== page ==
Yoshida Gennojoe-Roho, preserving traditional techniques of Kyoto household Buddhist Altars and Kyoto Buddhist religious objects

Kyoto household Buddhist altar and Kyoto Buddhist religious objects are designated as traditional Japanese crafts. They are believed to have originated in the 9th century in Kyoto, the birthplace of Buddhist altars, where traditional techniques have been used since ancient times to produce a wide variety of products for household and temple.

Among them, Yoshida Gennojoe-Roho is a Buddhist altar store with a 450-years history, located in Sanjo, Kyoto. Founded in 1572 by Yoshida Gennojoe, this shop boasts years of experience, technique and knowledge, supplying the highest quality Buddhist altar fittings for 15 generations until now. In this article, we will introduce a story about the Kyoto household Buddhist altar and Buddhist statues made by traditional craft techniques in Kyoto and interesting details about Yoshida Gennojoe-Roho.

Kyoto Buddhist Altar and Religious Objects

History

The origin of Kyoto household Buddhist altars and Kyoto Buddhist religious objects designated as the traditional crafts in Japan is deeply linked to the history of Buddhism which gained a foothold in Japan around the 6th century. After that, it is believed that Buddhism spread among the common people around the 9th century, during the Heian period. Since that time, Buddhist altar fittings have started to be produced in Kyoto.

Kyoto household Buddhist altars

A Buddhist altar is a ‘small temple inside a house’ that allows you to conduct prayers in front of the religious image you believe in without having to go to the temple. Buddhist altars became the integral part of each household during the Edo period, and as they gained popularity over the years, they also took on another role. Through the altar, people can show their respect and gratitude to ancestors and hold a memorial service for the deceased members. Having said that, these days the memorial tablets are also placed on the Buddhist altar.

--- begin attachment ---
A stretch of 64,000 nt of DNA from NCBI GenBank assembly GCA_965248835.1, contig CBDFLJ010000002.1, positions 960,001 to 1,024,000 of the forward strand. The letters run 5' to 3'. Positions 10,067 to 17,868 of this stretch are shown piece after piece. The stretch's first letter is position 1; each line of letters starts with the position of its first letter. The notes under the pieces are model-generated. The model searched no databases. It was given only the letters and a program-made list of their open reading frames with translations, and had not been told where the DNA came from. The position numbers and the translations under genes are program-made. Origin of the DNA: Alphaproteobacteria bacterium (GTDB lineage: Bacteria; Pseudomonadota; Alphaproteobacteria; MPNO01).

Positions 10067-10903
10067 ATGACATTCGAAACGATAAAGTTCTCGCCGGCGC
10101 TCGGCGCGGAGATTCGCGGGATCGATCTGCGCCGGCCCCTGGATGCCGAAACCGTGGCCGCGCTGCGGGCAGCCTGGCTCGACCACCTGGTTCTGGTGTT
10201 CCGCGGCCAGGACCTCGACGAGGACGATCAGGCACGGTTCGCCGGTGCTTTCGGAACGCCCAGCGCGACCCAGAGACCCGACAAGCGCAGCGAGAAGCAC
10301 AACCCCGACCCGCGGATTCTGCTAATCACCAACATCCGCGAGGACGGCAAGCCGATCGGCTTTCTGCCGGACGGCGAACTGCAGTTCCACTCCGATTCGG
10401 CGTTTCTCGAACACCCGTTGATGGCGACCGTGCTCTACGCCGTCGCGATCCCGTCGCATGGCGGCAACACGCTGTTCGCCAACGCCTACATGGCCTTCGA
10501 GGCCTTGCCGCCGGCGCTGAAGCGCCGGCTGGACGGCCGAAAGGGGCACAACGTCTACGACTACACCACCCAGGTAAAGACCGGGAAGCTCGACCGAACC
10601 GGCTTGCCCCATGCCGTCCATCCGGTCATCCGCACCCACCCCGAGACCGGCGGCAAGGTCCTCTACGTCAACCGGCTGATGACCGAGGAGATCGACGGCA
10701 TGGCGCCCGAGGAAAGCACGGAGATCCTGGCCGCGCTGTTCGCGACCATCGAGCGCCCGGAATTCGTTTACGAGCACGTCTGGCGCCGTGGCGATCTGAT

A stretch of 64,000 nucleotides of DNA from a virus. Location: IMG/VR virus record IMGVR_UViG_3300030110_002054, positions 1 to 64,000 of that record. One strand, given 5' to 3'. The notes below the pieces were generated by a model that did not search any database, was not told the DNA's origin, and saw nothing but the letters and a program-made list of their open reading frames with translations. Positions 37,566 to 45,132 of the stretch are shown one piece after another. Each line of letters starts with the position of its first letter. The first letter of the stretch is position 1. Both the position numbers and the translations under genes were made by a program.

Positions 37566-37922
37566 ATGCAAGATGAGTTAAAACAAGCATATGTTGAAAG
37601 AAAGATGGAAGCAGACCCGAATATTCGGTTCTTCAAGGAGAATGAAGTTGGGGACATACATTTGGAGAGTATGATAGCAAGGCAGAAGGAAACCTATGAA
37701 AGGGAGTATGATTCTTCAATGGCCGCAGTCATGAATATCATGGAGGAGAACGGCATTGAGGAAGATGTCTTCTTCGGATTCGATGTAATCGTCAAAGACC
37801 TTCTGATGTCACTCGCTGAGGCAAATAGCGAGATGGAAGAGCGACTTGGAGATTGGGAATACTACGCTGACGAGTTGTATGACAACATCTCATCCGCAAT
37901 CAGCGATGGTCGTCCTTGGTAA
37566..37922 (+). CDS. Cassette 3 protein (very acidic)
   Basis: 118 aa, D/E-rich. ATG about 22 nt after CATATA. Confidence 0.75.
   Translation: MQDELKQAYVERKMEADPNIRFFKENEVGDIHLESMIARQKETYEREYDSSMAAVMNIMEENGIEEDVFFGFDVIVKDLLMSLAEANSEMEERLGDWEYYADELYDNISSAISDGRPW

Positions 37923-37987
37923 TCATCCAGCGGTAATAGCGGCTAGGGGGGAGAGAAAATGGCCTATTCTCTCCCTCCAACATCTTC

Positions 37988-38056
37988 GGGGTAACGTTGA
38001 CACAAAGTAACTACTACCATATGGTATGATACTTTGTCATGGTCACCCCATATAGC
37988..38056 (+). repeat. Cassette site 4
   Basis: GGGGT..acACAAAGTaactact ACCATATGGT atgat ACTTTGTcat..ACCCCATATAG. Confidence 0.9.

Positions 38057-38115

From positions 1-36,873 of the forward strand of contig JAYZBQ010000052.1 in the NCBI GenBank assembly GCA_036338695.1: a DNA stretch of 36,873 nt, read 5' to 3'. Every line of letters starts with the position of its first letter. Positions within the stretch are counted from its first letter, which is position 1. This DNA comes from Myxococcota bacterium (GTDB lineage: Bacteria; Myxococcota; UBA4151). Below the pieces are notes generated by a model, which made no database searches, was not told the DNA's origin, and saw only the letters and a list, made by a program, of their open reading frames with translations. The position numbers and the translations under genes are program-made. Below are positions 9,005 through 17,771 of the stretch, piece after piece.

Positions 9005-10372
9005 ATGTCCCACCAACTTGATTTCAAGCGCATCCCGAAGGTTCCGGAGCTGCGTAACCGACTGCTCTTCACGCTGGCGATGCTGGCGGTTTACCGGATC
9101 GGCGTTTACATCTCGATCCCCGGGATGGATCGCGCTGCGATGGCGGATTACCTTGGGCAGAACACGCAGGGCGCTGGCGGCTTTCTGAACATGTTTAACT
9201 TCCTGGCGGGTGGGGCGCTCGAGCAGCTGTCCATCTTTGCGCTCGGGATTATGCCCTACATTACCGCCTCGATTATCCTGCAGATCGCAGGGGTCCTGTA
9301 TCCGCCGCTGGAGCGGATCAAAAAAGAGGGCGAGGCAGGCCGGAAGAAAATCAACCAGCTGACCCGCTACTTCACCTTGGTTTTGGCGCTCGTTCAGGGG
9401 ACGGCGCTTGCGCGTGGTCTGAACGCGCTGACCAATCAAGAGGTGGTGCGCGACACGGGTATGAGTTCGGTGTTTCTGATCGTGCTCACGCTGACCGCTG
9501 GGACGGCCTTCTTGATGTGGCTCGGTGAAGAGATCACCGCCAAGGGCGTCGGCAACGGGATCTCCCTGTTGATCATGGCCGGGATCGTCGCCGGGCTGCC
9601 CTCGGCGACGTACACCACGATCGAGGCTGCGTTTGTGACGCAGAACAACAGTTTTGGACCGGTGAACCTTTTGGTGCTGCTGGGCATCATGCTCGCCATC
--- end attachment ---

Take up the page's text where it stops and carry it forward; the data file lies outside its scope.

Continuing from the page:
The Buddhist altar’s birthplace is Kyoto, and its shape based on the head temple is the basic template for Buddhist altars nationwide. The highest quality Buddhist altars are hand-made using traditional techniques such as woodwork, sculpture, lacquer, foil stamping, and anchor metal ornaments. The Buddhist altar is not a single craftsman creation but a combination of traditional techniques. In order to create one Buddhist altar, you need to go through 10 different processes and get several skilled craftsmen involved.

Kyoto Buddhist religious objects

Religious objects were originally special tools used in Buddhist ceremonies. As the Buddhist altars became more widespread, religious objects were embraced by the general public and became an integral part of Japanese people's life.
Religious objects also originate from Kyoto. Traditional techniques such as wood carving, lacquer coating, and iron casting are used to produce religious objects. There are more than 1500 types of religious objects, all of which are handmade by craftsmen.

Yoshida Gennojoe-Roho that produces and sells Kyoto household Buddhist Altars and Kyoto Buddhist religious objects

Yoshida Gennojoe-Roho has been making religious objects in Kyoto since its founding in 1572. It has been passing the title of master sculptors from one generation to another, and has been also using this technique for restoration of cultural properties, art works, Buddhist altars and religious objects. While respecting that tradition, it has been actively developing new techniques and products, offering high-quality products at the store and online shop in Sanjo, Kyoto.

There are about 300 types of Buddhist statues and about 100 types of religious objects such as incense sticks and beads. In particular, Buddhist statues are in abundance and rare Buddhist statues can be found here. A portable shrine called kogobutsu is popular among customers, together with religious objects such as bracelet-type beads called udewa nenju and bells. Bells are made in modern designs and produce nice sounds, which makes it an attractive product for overseas customers.

The store is located near Kyoto Sanjo Ohashi, which is also called the starting point of the 53rd Tokaido highway. Feel free to drop by if you are visiting Kyoto!

Location: 23, Ishibashi-cho, Sanjo-dori-cho, Nakagyo-ku, Kyoto 604-8036
Access:
・ Get off at "Kyoto Shiyakusho-mae Station" on the subway and walk for about 5 minutes.
・ Get off at Keihan "Sanjo Station" and walk for about 8 minutes
・ Get off at Hankyu "Kawaramachi Station" and walk for about 8 minutes
・ Approximately 10 minutes by taxi from the Hachijo exit of Kyoto Station
Official HP: http://gennojoe.jp/